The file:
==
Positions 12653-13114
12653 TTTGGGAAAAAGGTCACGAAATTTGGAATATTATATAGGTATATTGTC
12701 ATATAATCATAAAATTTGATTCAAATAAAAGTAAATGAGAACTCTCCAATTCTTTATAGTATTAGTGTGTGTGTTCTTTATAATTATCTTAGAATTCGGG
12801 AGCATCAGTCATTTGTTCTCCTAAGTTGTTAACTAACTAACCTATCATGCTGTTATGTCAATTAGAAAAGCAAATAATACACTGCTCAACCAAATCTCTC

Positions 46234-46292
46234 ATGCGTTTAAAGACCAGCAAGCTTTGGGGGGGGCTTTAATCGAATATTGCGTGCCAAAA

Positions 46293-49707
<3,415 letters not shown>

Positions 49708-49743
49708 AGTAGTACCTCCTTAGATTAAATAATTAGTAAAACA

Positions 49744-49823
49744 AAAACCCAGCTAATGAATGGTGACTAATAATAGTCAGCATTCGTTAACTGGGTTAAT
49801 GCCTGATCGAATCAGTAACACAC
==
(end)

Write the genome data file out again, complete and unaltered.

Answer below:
Positions 12653-13114
12653 TTTGGGAAAAAGGTCACGAAATTTGGAATATTATATAGGTATATTGTC
12701 ATATAATCATAAAATTTGATTCAAATAAAAGTAAATGAGAACTCTCCAATTCTTTATAGTATTAGTGTGTGTGTTCTTTATAATTATCTTAGAATTCGGG
12801 AGCATCAGTCATTTGTTCTCCTAAGTTGTTAACTAACTAACCTATCATGCTGTTATGTCAATTAGAAAAGCAAATAATACACTGCTCAACCAAATCTCTC

Positions 46234-46292
46234 ATGCGTTTAAAGACCAGCAAGCTTTGGGGGGGGCTTTAATCGAATATTGCGTGCCAAAA

Positions 46293-49707
<3,415 letters not shown>

Positions 49708-49743
49708 AGTAGTACCTCCTTAGATTAAATAATTAGTAAAACA

Positions 49744-49823
49744 AAAACCCAGCTAATGAATGGTGACTAATAATAGTCAGCATTCGTTAACTGGGTTAAT
49801 GCCTGATCGAATCAGTAACACAC